The Race to the Bottom

Who can move on the fastest? Who is more miserable? Who is better at pretending they are okay and well-adjusted? Which one of us can still look at the world with the same refreshing optimism?

Off the heels of a break-up, I feel like this is the unspoken competition that couples embark on. Which one of us can sweep our relationship under the rug best? It is a sad commentary on the way people view emotions and the depth of our time with someone. A series of beautiful memories are reduced to a thing we should quickly get rid of, because who wants to be the last one wallowing?

When I was younger, I felt no shame in being transparent with my feelings–elation, sadness, joy. When I was sad, I spoke brazenly about how much my heart hurt on whatever form of social media was available at the time (ie: Xanga, facebook before it was widely used). I posted lyrics or quotes that un-subtly hinted at my pain, or shared songs that outlined my heartbreak. I was unafraid of how I would be perceived and relieved to let out my emotions. I was young and naive.

Then I grew up, as did the avenues of social media, and I realized how pouring out your hurt is perceived as weakness and pitiful. I realized that in today’s swipe-left, swipe-right, attention deficit society, dwelling on our emotional injuries is seen as abnormal and irrational. Moving on is seen as a positive, self-affirming action. It means you know your worth, and recognize your value.

So I did what most people did: hid all remnants of me and you and never once hinted at the pain I was going through. No sad lyrics, or provocative quotes, no mention of you, or us. Everything calculated to ensure that no one could construe that anything was wrong, that I gave you a second thought, or that you still lingered in my dreams.  And it sucks.

But here is the thing that no body knows…Our relationship is something I never wanted to pretend didn’t happen, to be swept under the rug, to be forgotten. It happened, it was the happiest I’d ever been in my life and it makes me sick to my stomach to act otherwise. My love for you was never some flippant decision, and my heart was never something freely distributed.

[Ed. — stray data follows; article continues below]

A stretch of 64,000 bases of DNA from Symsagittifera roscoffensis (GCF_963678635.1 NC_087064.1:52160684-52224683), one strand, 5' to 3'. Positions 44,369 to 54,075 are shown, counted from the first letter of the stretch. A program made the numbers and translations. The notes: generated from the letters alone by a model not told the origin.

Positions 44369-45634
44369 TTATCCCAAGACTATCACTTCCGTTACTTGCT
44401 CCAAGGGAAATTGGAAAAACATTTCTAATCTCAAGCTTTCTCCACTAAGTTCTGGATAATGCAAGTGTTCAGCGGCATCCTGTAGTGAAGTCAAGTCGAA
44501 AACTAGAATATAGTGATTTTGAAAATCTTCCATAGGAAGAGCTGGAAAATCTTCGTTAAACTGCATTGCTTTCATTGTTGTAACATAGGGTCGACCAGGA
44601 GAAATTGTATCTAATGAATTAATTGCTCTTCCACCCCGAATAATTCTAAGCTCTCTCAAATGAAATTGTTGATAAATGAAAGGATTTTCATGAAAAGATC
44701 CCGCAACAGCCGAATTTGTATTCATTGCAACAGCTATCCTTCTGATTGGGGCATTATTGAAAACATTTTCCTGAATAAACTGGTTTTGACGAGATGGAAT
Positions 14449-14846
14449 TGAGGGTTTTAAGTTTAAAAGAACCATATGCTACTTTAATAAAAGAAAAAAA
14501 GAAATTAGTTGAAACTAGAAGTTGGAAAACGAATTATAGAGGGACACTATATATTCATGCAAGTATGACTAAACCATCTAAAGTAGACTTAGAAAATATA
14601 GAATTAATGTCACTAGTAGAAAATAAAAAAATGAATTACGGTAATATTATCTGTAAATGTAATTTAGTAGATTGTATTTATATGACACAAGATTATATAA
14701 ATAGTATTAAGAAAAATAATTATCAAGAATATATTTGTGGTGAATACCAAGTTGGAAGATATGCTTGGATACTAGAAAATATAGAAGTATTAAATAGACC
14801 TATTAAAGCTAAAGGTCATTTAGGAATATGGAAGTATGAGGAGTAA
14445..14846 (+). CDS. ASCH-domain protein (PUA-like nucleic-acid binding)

Love Grows

Before you, I felt like I was always on my own. I never knew what it meant to be cared for, or how it felt to be part of something more than just myself. I had siblings, and loving parents but always felt that I could never fully depend on them at an intrinsic level. I learned my own lessons, faced my own problems and solved them alone. Everything was from my own creation and my own destruction.

I drove by the South Lake Union loop the other day and remembered how the summer leading up to meeting you, I used to run the entire 6.5 mile circuit. I pushed myself harder and harder yet I found myself wondering what I was thinking back then. Where was I running to? It makes me sad to realize that I ran with purpose but no destination; conviction but no meaning…so obliviously, heart achingly alone in this world, and to the fact that my perception of life would change when I met you.

When you came into my life, for the first time ever I felt that I belonged. I felt loved and cared for. I mattered to someone. I felt like I could run the entire length of the Earth, and know that you would be waiting for me when I returned. I felt like I had a place, a home in this world. It was calm and peaceful…Is this what love feels like?

Sometimes, I feel that I was tricked, that you roped me into this relationship and promised me things I would never have. Love, completeness, security, forever. I was uncertain at first, but felt that you were genuine and real with me. I wonder if you were also just tricking yourself. I don’t believe that you are a bad person, or that you planned this with malice, it just spiraled too quickly and you wanted to believe it, so did I.

But in the end, I found myself in love with you. I loved you… I really truly did. I didn’t know it at first, but love is a gradual thing and it is unlike anything I ever prepared myself for. It is not what they tell you in the stories or movies or love songs. It is so much more complex. It is the residuals after the sparks die out. It is having a home to come back to, having someone listen to your theories and philosophies, having someone make you coffee in the morning or rub your stomach when it’s upset. It is all these little seeds that plant themselves in our soul and sprout into trees that flourish with giant blossoms.

Love grows where you water it, and in this moment, I have decided to stop feeding my delusions. Love was, but cannot sustain itself with only water and no sunlight, or sunlight and no air. Love needs us both, not just one.

A Life Worth Sharing

I have learned that though some things, like the tranquility of a summer hike or the vastness of the Grand Canyons, can be enjoyed alone; most experiences are more fulfilling with the person I love. Sunny days make me miss him the most, but so do drizzly days nestled indoors watching the television, or things as mundane as going to the grocery store.